Bruhl’s Rules: For Niki Lauda, a Review of the 2013 Ron Howard Film ‘Rush’


Note: This was the first unfinished draft on my website. In light of Niki Lauda’s passing this week, I thought I’d honor him by finishing it.


What is winning? The concept means different things to different people. To Niki Lauda and James Hunt winning is a split interpretation about being alive. Is it enough to simply survive, being the best you can be or should you go further and push yourself to the edge to feel alive?

Nikki Lauda said in an interview the key to racing is being both alive and present. In this film, Ron Howard following his Best Picture nominated Frost/Nixon (again with a great Peter Morgan screenplay) gives us another team of rivals, brought to life by the Oscar-worthy performances of Daniel Bruhl and Chris Hemsworth. Upon the closing credits I was stunned by how much each actor looks exactly like their real life counterparts and give wonderful performances to boot. Olivia Wilde has a nice turn as Suzy Hunt, and there’s a fun early scene with Natalie Dormer.

The project was initially handed to Paul Greengrass who walked away after budget issues and went on to Captain Phillips. That film went on immediately to become more critically and commercially acclaimed, a success this film deserved. The film was written uncomissioned and unsolicited, mined for personal drama without even a racing sequence in mind.  What Ron Howard and Co. have created on a $38 Million budget is astounding. Every department from the costumes, to the acting to the production design, to Hans Zimmer’s score. They got everything out of it and more. The tense rain-soaked race track finale is among the finest racing sequences I have ever seen.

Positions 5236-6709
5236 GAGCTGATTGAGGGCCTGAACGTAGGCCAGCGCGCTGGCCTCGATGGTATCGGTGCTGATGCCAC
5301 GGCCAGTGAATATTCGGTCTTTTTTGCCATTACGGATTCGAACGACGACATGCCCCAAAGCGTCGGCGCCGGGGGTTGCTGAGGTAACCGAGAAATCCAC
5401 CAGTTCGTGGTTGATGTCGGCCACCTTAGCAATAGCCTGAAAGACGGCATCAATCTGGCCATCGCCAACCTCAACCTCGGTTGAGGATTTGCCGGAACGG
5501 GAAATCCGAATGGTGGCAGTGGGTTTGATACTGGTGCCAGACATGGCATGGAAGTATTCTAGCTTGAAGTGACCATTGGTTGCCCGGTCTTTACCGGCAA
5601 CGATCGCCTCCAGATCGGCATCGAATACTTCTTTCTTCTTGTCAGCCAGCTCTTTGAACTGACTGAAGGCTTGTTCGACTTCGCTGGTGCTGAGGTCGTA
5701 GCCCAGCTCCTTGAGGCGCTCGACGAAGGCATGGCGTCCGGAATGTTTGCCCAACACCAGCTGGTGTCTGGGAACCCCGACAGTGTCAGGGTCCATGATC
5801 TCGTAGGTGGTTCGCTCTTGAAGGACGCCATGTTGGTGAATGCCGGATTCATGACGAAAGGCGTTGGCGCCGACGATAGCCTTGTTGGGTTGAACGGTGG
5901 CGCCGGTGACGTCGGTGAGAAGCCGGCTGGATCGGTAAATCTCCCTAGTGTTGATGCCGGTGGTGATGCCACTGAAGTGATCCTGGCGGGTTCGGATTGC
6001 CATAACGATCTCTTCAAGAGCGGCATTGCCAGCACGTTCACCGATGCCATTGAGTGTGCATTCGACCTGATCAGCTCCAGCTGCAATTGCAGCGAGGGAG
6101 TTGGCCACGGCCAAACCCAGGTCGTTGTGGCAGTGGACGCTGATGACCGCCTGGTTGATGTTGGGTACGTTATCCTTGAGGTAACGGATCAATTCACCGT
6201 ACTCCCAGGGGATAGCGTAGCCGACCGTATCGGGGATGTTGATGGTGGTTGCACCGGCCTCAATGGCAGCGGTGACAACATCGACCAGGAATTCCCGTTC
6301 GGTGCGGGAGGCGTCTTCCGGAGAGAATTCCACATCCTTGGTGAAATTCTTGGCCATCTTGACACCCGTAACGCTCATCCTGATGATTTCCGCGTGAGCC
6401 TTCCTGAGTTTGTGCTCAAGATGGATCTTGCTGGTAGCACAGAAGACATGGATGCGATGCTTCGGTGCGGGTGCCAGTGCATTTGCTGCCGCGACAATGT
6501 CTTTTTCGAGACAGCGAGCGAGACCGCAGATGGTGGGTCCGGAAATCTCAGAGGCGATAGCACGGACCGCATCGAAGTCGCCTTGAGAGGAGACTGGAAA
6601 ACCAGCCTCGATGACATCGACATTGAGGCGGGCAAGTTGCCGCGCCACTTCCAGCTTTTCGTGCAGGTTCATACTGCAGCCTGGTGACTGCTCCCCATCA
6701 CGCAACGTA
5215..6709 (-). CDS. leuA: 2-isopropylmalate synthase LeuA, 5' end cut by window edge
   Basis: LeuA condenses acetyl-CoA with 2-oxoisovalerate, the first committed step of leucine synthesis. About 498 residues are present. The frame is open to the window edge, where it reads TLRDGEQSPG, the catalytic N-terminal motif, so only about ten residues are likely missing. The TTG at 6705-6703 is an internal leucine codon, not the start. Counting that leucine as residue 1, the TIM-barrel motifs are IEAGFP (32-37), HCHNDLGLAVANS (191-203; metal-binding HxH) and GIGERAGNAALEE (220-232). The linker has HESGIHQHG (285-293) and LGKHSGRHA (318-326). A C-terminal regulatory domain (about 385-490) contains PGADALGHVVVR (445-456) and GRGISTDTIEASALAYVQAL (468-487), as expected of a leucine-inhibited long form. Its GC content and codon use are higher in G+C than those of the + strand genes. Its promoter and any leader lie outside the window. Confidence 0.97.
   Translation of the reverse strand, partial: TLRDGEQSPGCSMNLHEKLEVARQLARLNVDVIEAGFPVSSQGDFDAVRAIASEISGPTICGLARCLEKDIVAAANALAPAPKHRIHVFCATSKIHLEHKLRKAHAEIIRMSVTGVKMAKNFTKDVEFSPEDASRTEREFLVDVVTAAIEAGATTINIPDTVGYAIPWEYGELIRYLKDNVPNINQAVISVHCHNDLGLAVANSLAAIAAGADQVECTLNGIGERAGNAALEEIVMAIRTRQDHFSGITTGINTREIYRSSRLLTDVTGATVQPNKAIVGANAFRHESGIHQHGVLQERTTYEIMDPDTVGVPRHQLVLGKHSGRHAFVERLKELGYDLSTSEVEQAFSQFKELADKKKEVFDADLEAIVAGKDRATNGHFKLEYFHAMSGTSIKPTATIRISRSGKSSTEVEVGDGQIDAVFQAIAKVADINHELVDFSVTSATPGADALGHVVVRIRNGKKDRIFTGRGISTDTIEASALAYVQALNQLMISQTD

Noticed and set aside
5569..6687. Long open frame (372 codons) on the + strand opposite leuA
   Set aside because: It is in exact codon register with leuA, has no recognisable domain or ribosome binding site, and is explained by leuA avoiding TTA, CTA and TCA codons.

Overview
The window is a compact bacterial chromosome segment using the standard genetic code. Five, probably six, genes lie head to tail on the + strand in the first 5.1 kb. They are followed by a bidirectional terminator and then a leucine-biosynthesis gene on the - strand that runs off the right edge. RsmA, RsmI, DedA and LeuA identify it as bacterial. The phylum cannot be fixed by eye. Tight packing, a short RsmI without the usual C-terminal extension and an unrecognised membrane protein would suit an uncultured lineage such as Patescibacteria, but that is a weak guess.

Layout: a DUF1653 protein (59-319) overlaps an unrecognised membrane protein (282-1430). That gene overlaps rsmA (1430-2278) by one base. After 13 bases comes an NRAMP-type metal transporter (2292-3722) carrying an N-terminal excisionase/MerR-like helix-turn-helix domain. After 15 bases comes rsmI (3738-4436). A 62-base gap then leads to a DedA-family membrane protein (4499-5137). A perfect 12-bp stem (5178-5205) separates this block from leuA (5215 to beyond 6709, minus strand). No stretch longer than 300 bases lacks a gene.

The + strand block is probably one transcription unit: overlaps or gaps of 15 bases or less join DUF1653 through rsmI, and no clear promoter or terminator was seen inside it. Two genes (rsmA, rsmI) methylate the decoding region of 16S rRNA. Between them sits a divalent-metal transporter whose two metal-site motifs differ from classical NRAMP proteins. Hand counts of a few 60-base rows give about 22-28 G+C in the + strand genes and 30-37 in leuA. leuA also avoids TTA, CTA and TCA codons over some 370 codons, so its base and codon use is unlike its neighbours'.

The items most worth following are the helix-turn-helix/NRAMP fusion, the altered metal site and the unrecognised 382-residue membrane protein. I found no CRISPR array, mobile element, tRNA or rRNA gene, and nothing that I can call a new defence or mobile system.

I remember going to see this movie on a rain soaked afternoon in Ottawa, during my rough second year of University. I needed to cool off from a feud I was having with my landlord from hell. Sandwiched between an awesome theatre run of other great movies The Spectacular Now, Fruitvale Station, Prisoners, and Gravity, this movie nicely provided two hours of pure escapism to forget my life’s problems and keep me from saying something I might regret. It could have been the same for these two Formula One drivers, each coming from families who did not approve of their racing. What I like most about this film is how equally it treats the two sportsmen. Through their rivalry they develop a complex relationship and while showcasing but not glorifying their own vices. Niki Lauda is an anti-social heel, James Hunt a relentless party-animal. Rush finds enough common ground without simplifying the men that provides more than enough fuel to move the film past the finish line. It’s one of Ron Howard’s best films.

Rating: A

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